The following day we didn't get up too early, and once we did we went out in the baking heat to find some ingredients for an omelet. Breakfast sorted, Niall took me to the People's Park where we had a walk around and I saw a bit of central Zhengzhou, before we had dinner in an Indian restaurant and sat there drinking the cheap bottles of lager until it was time to move on. The night followed a similar format, we visited different bars, bumping into Niall's friends and I enjoyed meeting new people. I had a small drunken debate with a Jewish American bar owner about the Israeli - Palestine conflict, neither of us would ever concede any ground, like a microcosm of the conflict itself. We ended up in the same club again, and were once again were looked after the by the Africans who provided us with drinks whenever we wanted them, and they just hung out in the club, I was still unsure of their job title - perhaps 'cool enabler' or something would have been appropriate. I managed to calculate we must've sunk twenty drinks that night, but were still somehow standing strong, or I was managing to keep up with the Irish. There's a little bit of Irish blood in me somewhere anyway.

Niall (centre) a Chinese barman and the American bar owner (right) preparing Irish carbomb cocktails. 

The next morning and probably still drunk having only had a few hours kip, I took a taxi to the train station with a slip of paper on which was written in Chinese 'one ticket for Luoyang'. I bought a ticket and followed the crowd through security to the departures area, and I was quite bemused as all I could see was a row of buses, and nothing that looked like a railway. Oh well, it looked like I was taking the bus then. I'd walked into the wrong terminal with them all situated on the same square; I'd just followed a sign that said 'tickets' and went from there - I wasn't paying full attention. I noticed a European girl and so hoped she would be my saviour, perhaps we were going to the same place, as I couldn't work head nor tail of my ticket and was unsure which bus it would be. Fortunately Beatrix from Berlin, was going to the same place and spoke excellent Chinese having studied it for ten years. I could stop paying attention again and let her guide me to my destination. We spent the two hour bus ride chatting, and like all Germans, her English was perfect and she was a good conversationalist. We were both for a more united Europe, which pleased her as not many Brits are, and we were able to discuss the second world war in detail, and I jokingly denied that the bombing of Dresden had ever taken place and was just Nazi propaganda - it was nice to be able to talk openly like this. I also had to open the window and stick my head out into the hazy polluted air, the motion of the bus combined with a hangover was not a good cocktail for my stomach, but I made the journey without embarrassment.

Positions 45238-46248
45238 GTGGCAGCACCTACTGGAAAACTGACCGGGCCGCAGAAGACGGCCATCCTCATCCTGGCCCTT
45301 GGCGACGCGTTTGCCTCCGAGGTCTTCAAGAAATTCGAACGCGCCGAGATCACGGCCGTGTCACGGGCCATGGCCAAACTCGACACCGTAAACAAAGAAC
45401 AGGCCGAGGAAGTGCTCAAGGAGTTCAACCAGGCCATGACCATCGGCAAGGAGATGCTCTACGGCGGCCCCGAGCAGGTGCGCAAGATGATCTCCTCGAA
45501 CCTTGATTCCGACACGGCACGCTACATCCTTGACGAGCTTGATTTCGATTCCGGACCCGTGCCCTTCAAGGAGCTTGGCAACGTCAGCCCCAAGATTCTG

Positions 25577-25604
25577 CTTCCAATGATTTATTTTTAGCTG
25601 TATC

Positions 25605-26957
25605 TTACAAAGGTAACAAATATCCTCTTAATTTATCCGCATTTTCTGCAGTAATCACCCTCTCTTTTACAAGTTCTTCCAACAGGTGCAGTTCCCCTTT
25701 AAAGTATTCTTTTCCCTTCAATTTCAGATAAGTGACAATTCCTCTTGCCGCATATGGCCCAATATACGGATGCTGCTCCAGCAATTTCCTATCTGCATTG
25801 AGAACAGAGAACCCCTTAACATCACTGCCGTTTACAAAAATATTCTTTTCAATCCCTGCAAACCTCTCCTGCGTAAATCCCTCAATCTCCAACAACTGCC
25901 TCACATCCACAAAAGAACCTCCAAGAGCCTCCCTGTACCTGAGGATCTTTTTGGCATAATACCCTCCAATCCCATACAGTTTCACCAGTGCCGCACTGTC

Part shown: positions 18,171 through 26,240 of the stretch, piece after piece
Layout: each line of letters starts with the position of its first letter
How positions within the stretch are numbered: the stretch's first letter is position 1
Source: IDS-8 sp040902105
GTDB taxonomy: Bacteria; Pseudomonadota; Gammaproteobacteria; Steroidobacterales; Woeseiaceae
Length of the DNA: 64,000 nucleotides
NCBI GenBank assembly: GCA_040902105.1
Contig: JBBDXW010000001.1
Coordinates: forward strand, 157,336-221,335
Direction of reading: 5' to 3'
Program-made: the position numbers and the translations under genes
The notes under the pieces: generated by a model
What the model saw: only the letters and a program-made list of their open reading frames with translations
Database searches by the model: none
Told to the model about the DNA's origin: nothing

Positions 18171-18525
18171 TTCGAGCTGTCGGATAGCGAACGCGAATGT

Hangover cures - hanging my head out the window.